ITL Assessment Series
Too time consuming? Busy work with little meaning? Irrelevant? If you’ve thought this about assessment, this series is for you. These four sessions are an opportunity for program directors and faculty to revise and reset their annual program assessments. Topics were crafted based on faculty feedback during the fall Assessment Roundtable sessions as well as the annual reports, and they are intended to address some common concerns of the assessment process. Participants will be given time during each session to work on their plans.
At the end of the series, faculty will have:
- A new or revised assessment plan for their department’s programs
- A draft of the annual assessment report due in October 2018
- A copy of Assessment Clear and Simple by Barbara Walvoord
- A ITL Assessment Reset certificate of completion for RTP and merit
In order to receive the above, faculty who register must commit to attending each session, either in person or via WebEx. We encourage departments to send at least two faculty together; this will give faculty time to brainstorm concerns and ways to address them. In order to give appropriate time and attention, this workshop will be limited to twenty participants. Sessions will run Tuesdays from 3:00-4:30 in Leigh Hall.
Planning for Success: Writing Program Outcomes and Mapping Program Curriculum
Tuesday, Feb. 6, 3:00-4:30, Leigh Hall 414
Colleen Teague: Wayne College
Measurable and precise learning outcomes help drive meaningful assessment. In this session, we will cover how to write or revise program outcomes to make assessment manageable. Colleen Teague will then describe how to move from program outcomes to a curriculum map, using the Healthcare Office Management program as an example. Mapping ensures that essential knowledge and skills are embedded throughout the program.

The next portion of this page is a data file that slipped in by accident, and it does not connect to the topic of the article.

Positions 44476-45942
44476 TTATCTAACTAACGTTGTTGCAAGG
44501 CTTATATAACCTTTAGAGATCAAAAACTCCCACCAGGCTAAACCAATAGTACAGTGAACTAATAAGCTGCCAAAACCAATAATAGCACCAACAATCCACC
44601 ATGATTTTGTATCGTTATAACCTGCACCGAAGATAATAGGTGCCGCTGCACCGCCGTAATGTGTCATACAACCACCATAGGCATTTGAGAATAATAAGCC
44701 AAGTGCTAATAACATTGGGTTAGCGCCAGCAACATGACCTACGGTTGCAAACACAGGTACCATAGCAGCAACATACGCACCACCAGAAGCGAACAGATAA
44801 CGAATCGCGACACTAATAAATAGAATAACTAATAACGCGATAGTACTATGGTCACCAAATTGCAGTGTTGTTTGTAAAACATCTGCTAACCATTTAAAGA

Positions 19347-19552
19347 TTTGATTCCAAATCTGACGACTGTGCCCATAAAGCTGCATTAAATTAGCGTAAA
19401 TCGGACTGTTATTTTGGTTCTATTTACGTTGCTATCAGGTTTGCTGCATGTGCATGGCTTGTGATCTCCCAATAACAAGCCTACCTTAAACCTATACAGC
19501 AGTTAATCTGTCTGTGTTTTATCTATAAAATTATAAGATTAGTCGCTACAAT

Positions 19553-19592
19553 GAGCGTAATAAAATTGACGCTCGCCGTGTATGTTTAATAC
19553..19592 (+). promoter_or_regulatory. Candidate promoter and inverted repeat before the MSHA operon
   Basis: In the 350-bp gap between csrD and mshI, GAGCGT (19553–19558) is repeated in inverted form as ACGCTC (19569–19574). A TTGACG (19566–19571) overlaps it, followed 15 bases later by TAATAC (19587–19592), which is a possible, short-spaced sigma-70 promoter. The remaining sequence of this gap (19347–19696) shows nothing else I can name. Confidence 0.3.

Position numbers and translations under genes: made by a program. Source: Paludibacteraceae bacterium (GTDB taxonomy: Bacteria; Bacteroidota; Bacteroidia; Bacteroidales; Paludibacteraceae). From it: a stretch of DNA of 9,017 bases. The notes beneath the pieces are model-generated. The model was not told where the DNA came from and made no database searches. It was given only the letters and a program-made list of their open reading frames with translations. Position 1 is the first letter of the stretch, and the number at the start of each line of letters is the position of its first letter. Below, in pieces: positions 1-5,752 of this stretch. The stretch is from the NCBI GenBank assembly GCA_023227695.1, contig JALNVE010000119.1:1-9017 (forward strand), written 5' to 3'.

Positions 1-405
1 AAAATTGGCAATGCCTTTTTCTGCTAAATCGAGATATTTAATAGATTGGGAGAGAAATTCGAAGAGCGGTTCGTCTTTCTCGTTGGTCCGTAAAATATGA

Participants will write or revise program learning outcomes and then map them onto their program courses.
Closing the Loop: Using Data to Inform Change
Tuesday, Feb. 27, 3:00-4:30, Leigh Hall 414
Julianne Jones: College of Business
Paying close attention to assessment data can reveal gaps in students’ skills. This session will describe one professor’s efforts to address specifically identified gaps with a low-cost solution: short videos that walk students through problems. The problems relate to the specifically identified areas of concern based on past assessments. The problems provide additional exposure to some of the more challenging concepts and practical skills taught in the course. The videos were embedded into Brightspace and students could access them at any time for additional review. In the year since the videos have been created, the students’ skills have improved in each of the areas in which videos were created.
Julianne Jones will describe her process for closing the loop that involves a focused approach to a single problem. Participants will identify an area in their program that could benefit from a similar approach.
Assessing Student Writing: Assignments and Rubrics
Tuesday, Mar. 20, 3:00-4:30, Leigh Hall 414
Dr. Ron Otterstetter: College of Health Professions
Most programs require their students to demonstrate skill in writing and researching. Dr. Otterstetter will describe the research proposal his graduate students write as well as the rubic he uses to evaluate their writing.
Participants will identify discipline-specific writing assignments for students and develop a working rubric aligned with learning outcomes. We will cover the importance of norming if several instructors are evaluating student work.
Using Brightspace To Streamline Assessment
Tuesday, Apr. 17, 3:00-4:30, Leigh Hall 414
Michelle Byrne in conjunction with DDS
In the final series session, participants will set up a Brightspace ongoing class for their programs. We will cover how programs can use a variety of tools in Brightspace to help collect and manage assessment data and other information. A variety of digital options will be covered and participants will choose the best for their programs and faculty.